Leschyshyn did a lot of things well, but nothing great. His best ability was that ability to play within himself; he wouldn’t go for a huge hit because it wasn’t his game, he wouldn’t try to fly up the ice like Paul Coffey because he didn’t have the skating or stickhandling for it, he wouldn’t pinch deep into the offensive zone because he might get caught on a quick turnover. He played a smart game that emphasized the safe play by embracing calculated risk management.
By the time the 1999-00 season began, he would have just turned 30 years old and was signed for two more years at $1.66 mil per season.
Bill Houlder – The 1987-88 Washington Capitals had a defense of Houlder, Scott Stevens, Rod Langway, Larry Murphy, Kevin Hatcher, Garry Galley, Grant Ledyard, and Paul Cavallini. They lost in the second round of the playoffs to New Jersey, who had 82 points and was in the playoffs for the first time in team history. This is something to keep in mind the next time you hear someone say “offense wins games, defense wins championships” like they’re the most wise person that ever lived.
Houlder had a bit of an odd career, in that he went from contending teams to the IHL to an expansion Ducks team to another contender to a rising Lightning team to a terrible Sharks team. And what he was asked to do was all over the place as well, from scoring and playing the power play with Anaheim to playing a more physical shutdown role with St. Louis but not killing penalties, then killing penalties with Tampa Bay, then getting back on the power play with San Jose while also playing first-pairing minutes in all situations.
Of course, he was asked to do this because he had the skills, the smarts, and the work ethic to do it. He wasn’t as physical as Manson, or as positional as Leschyshyn, but he was right there with them in terms of his overall game. He could do a lot of things very well at a high level, but was often overlooked because there wasn’t a particular skill that he was superlatively skilled at.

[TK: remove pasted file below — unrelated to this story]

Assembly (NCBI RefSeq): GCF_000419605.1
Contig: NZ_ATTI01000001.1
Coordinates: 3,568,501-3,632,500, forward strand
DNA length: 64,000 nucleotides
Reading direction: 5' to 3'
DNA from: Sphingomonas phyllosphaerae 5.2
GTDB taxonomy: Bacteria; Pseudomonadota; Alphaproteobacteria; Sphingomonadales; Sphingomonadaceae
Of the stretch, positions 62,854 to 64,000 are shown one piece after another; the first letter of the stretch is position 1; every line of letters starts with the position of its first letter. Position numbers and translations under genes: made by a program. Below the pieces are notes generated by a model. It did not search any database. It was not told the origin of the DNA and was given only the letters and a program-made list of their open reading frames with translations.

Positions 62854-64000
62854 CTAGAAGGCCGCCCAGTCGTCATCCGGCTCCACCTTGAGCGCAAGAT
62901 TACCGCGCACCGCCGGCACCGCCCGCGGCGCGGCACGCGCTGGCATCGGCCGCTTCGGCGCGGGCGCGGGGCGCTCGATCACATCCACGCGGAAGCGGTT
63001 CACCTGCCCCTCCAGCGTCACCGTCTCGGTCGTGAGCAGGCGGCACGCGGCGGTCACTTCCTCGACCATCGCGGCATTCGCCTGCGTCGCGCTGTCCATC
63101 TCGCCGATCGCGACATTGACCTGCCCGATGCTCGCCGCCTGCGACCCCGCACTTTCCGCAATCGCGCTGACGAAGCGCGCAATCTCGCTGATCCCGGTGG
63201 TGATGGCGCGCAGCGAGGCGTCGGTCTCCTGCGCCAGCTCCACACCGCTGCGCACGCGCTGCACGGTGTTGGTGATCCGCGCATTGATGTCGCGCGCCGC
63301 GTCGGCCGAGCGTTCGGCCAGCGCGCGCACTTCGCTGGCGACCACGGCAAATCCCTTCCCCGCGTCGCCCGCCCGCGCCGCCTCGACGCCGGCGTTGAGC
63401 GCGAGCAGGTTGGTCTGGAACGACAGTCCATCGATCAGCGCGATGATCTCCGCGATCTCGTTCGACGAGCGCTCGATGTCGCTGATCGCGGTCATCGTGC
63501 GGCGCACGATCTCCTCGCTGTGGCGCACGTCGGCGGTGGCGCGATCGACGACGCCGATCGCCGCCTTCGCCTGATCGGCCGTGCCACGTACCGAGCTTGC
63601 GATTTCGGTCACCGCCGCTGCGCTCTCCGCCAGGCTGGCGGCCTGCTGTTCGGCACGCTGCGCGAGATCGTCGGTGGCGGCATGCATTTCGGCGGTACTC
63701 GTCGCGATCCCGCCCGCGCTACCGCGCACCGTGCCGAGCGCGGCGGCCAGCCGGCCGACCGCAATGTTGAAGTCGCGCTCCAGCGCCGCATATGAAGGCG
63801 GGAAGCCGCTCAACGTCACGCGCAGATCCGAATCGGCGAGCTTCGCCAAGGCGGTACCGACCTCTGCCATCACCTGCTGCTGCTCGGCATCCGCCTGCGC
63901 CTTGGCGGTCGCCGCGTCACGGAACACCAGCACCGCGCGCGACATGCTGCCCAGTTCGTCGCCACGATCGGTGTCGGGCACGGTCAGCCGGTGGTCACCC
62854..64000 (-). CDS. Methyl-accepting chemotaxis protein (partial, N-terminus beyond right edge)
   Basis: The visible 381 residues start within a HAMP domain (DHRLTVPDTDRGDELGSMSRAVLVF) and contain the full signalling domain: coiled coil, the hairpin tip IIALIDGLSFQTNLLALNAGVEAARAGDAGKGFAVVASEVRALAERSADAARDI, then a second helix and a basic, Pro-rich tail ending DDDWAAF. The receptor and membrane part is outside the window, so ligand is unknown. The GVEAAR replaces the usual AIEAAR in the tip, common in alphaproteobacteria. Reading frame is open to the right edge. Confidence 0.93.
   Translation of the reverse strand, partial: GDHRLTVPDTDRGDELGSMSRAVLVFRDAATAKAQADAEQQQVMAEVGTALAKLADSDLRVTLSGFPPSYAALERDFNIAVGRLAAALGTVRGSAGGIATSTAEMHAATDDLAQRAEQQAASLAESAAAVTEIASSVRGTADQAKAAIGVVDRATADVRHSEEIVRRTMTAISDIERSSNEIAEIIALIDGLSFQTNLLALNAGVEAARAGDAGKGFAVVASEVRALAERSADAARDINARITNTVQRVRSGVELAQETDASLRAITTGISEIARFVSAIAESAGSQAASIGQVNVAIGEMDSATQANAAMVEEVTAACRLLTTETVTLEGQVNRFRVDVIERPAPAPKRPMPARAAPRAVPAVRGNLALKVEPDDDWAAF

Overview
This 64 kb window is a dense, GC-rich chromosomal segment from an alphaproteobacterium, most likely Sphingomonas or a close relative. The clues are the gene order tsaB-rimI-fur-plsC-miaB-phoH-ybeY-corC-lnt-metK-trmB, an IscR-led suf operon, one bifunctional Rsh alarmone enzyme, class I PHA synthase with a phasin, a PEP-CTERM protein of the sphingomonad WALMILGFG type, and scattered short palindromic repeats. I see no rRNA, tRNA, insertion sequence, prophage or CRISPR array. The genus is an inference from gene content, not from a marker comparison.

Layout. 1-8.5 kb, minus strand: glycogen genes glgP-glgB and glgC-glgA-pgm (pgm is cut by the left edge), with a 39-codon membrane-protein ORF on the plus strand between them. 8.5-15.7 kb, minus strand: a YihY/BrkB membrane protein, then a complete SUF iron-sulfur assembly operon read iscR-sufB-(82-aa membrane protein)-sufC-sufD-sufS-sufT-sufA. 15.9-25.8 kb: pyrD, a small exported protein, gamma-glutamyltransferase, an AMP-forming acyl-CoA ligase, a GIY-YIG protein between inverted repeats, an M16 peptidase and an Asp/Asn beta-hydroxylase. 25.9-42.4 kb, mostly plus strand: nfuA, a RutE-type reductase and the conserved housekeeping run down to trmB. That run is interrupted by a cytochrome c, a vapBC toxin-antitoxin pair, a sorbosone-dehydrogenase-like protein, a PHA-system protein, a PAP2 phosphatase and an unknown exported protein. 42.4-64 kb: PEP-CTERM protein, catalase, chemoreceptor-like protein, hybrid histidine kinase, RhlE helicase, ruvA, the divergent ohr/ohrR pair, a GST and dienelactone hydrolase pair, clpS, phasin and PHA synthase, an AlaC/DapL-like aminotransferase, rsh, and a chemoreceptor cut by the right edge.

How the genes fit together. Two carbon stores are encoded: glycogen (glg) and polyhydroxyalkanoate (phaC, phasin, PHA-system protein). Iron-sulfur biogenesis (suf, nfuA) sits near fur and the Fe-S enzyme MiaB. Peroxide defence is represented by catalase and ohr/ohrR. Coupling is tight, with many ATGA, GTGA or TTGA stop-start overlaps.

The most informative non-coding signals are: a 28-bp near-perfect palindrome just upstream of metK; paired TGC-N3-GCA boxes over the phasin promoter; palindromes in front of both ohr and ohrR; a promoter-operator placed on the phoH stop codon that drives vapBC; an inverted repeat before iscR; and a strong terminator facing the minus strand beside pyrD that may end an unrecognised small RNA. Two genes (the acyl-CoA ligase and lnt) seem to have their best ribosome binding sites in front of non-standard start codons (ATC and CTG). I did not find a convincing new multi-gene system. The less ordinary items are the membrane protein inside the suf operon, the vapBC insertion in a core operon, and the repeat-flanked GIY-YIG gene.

In 1999, Houlder was 32 years old and had a player option year for both 1999-00 and 2000-01 at around $1.6 mil per year. Had Atlanta taken him in the expansion draft, there would certainly be a risk that he’d decline the option and become a free agent. There’s also the chance that he would pick up the option and immediately play on the first pairing.
Gord Murphy – Murphy was somewhat similar to Houlder in that he went from a couple of contending teams to a first-year expansion team. Then he went to a contender, although this was because of Florida’s rise and not because of being traded. And then his fall to a rebuilding team was a result of Florida’s fall and not a trade.
Murphy came into the league more as a power play specialist than a well-rounded defenseman, and over time developed the other facets that would keep him in the league. Unlike Leschyshyn’s time early with Quebec, Murphy had the chance to learn under some excellent veterans in Philadelphia with Mark Howe, Kjell Samuelsson, and Jay Wells. In Boston, he had the incomparable Ray Bourque to work with and learn under.
Compared to the three defensemen above, Murphy would probably be more similar to Houlder than Leschyshyn or Manson. In 1999, he was 32 years old, a veteran of over 800 NHL games, and signed for two more years (1999-00 and 2000-01) at an average of $1.85 mil per season.
Top Four Assessment – Atlanta had four legitimate proven top-four defensemen to choose from in the 1999 Expansion Draft, three of whom were signed for at least one more year and the last one of whom (Houlder) who had a player option for that year and the next. Passing on Leschyshyn can make sense because Carolina also had Trevor Kidd unprotected. The other two…well, the Thrashers made the absolutely baffling decisions in passing on Manson in favor of AHL third-liner Sylvain Cloutier and Houlder in favor of unsigned European Alexei Yegorov.
And now we see the problems with Atlanta right from the beginning.